Having Warren Buffett at your back usually bodes well, as big banks Bank of America and Wells Fargo well know. Ever since the Oracle noted that his company, Berkshire Hathaway, has been buying up Wells Fargo stock, the bank's shares have been moving pretty nicely upward, as I noted in my article of one week ago.
Other Fools, namely John Maxfield, have mentioned the Warren effect as well -- particularly since the media trumpeted Buffett's acquisitions yesterday after eyeballing his company's 13-F filing.
Most banks sagged throughout the day
Yesterday, at least, Wells' good news wasn't enough to buoy financials for the entire day, and a generally upward trend in the big bank sector by midday was reversed as early gainers like B of A, JPMorgan Chase , and Citigroup dropped a bit before the market closed. Even Wells dipped a little, though only by 0.1%.
Today is looking like another good day for Buffett's favorite bank, and Wells is already up by about 0.4% at mid-morning. Indeed, the entire banking sector is lit up in bright green, as Citi, Bank of America, and JPMorgan all clock some impressive gains early this Friday morning.
Will a bit of negativity hurt Wells later in the day?
While Wells is looking very bubbly so far today, a couple of pieces of news came out yesterday that might put a damper on these gains later in the day.
Wells has been told by a judge that it must ante up and refund consumers $203 million for its part in the debit-card transaction scandal, which it has been fighting tooth and nail. While other banks like B of A, Citi, and JPMorgan have settled -- and Bank of America has even sent out some checks to customers affected by the practice -- Wells says it plans to appeal this judge's decision.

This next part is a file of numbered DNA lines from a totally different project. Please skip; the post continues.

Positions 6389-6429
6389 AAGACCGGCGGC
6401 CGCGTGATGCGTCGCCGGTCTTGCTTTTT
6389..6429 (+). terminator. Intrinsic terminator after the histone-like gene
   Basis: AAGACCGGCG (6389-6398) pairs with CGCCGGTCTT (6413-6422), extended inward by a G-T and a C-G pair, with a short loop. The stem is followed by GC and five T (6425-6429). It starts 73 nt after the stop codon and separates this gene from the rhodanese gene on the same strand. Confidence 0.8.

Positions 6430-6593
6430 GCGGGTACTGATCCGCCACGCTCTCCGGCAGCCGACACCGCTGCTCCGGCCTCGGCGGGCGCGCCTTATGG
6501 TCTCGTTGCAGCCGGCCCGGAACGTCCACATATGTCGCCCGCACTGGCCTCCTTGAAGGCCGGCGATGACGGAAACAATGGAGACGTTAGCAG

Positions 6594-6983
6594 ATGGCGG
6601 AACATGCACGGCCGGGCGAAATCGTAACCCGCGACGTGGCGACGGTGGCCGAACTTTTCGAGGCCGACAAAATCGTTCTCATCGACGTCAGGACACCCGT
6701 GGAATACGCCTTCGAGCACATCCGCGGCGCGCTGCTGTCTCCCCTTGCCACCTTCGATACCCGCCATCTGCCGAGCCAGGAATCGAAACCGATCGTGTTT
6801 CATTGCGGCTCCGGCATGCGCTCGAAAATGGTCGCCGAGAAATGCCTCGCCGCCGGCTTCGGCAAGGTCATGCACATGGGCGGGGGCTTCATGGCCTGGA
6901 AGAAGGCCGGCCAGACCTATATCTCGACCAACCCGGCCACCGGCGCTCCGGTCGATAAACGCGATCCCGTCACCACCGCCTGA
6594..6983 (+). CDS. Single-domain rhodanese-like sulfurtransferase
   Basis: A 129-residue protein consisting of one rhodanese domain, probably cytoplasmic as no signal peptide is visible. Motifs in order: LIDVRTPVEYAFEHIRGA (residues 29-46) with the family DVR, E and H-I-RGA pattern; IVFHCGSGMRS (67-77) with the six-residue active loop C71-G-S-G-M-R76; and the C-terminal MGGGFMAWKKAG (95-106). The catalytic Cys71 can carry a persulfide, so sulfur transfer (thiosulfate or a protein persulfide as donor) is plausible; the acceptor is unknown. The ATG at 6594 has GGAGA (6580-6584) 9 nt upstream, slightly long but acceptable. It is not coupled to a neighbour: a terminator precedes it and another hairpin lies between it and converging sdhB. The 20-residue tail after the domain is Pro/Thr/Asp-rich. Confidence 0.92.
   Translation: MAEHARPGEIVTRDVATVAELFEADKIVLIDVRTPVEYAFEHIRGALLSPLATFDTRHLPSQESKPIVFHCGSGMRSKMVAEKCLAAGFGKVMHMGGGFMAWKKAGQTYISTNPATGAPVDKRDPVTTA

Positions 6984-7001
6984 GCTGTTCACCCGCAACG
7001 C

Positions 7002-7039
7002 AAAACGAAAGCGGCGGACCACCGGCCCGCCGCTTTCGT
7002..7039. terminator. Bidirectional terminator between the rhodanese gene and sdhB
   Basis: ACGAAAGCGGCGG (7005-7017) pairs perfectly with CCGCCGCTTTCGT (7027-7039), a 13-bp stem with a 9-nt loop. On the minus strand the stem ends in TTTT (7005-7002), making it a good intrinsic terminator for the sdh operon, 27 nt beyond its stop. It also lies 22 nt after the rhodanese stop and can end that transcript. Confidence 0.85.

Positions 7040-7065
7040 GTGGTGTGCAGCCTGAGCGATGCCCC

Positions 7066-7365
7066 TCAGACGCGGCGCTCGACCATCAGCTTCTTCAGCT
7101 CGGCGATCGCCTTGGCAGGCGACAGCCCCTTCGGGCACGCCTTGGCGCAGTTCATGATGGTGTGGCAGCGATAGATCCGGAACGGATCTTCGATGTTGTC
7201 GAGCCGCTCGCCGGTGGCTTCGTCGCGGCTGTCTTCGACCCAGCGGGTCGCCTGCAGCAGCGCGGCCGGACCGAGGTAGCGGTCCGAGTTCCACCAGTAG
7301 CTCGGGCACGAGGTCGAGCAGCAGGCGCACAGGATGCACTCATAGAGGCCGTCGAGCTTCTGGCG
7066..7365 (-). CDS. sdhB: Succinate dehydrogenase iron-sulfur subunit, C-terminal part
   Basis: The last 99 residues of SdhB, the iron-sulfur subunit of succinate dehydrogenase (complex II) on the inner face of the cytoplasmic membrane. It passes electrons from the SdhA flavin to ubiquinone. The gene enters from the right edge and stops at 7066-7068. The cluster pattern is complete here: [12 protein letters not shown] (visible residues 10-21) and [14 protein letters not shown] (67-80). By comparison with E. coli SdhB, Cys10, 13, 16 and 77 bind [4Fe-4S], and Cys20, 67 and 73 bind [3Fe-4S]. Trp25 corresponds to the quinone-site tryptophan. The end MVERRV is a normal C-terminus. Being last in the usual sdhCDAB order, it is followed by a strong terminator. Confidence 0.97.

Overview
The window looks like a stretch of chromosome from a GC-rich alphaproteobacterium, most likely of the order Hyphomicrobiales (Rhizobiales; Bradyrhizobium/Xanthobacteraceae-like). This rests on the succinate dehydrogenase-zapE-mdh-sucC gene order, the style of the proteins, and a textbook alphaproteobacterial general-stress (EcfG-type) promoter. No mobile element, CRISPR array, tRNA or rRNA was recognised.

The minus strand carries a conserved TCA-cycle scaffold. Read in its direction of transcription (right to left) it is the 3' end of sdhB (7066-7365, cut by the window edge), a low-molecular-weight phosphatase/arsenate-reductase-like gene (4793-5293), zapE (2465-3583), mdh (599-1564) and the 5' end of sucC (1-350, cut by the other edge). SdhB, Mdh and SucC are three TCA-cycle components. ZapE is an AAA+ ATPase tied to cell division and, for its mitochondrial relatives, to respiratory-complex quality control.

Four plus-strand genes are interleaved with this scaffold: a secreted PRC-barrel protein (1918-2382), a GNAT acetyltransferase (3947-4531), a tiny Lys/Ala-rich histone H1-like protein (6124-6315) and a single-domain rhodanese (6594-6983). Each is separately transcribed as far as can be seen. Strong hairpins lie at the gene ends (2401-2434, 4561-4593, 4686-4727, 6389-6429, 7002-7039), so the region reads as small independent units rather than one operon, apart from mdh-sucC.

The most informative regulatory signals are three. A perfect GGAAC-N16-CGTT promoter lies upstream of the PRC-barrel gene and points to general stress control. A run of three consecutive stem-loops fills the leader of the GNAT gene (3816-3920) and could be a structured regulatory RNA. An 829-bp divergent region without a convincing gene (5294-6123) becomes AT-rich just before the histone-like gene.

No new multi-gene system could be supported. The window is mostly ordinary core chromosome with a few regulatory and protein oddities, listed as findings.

In another negative PR piece, an Orlando, Fla. man is claiming that Wells is improperly foreclosing on his home, despite his having made his mortgage payments timely. A representative of Wells Fargo said that the bank is on task to help this customer, but these types of news blurbs are never a good thing for any bank's image.
So far, however, there is no rain on Wells' horizon, and the stock has gained over 0.90% by 10 a.m. ET. With the whole financial sector looking bouncy still, it looks like a happy Friday for Wells Fargo and its peers.
While all this is very good news for big bank afficiandos, it really doesn't matter much how Wells Fargo's stock behaves today -- or on any given day, for that matter. As Foolish investors well know, a snapshot look at any given stock, taken in isolation, can be detrimental to the long-term view. The big picture, as always, is what really matters, and the normal ups and downs of the market are something that investors with their eyes on the prize take in stride, knowing that these hills and valleys are just part of the business of intelligent, long-term investing.
Wells Fargo's dedication to solid, conservative banking helped it vastly outperform its peers during the financial meltdown. Today, Wells is the same great bank as ever, but with its stock trading at a premium to the rest of the industry, is there still room to buy, or is it time to cash in your gains? To help figure out whether Wells Fargo is a buy today, I invite you to download our premium research report from one of The Motley Fool's top banking analysts. Click here now for instant access to this in-depth take on Wells Fargo.
The article Can Wells Fargo Keep the Big Banks Out of a Funk Today? originally appeared on Fool.com.
Fool contributor Amanda Alix has no position in any stocks mentioned. The Motley Fool recommends Berkshire Hathaway and Wells Fargo. The Motley Fool owns shares of Bank of America, Berkshire Hathaway, Citigroup, JPMorgan Chase, and Wells Fargo. Try any of our Foolish newsletter services free for 30 days. We Fools may not all hold the same opinions, but we all believe that considering a diverse range of insights makes us better investors. The Motley Fool has a disclosure policy.
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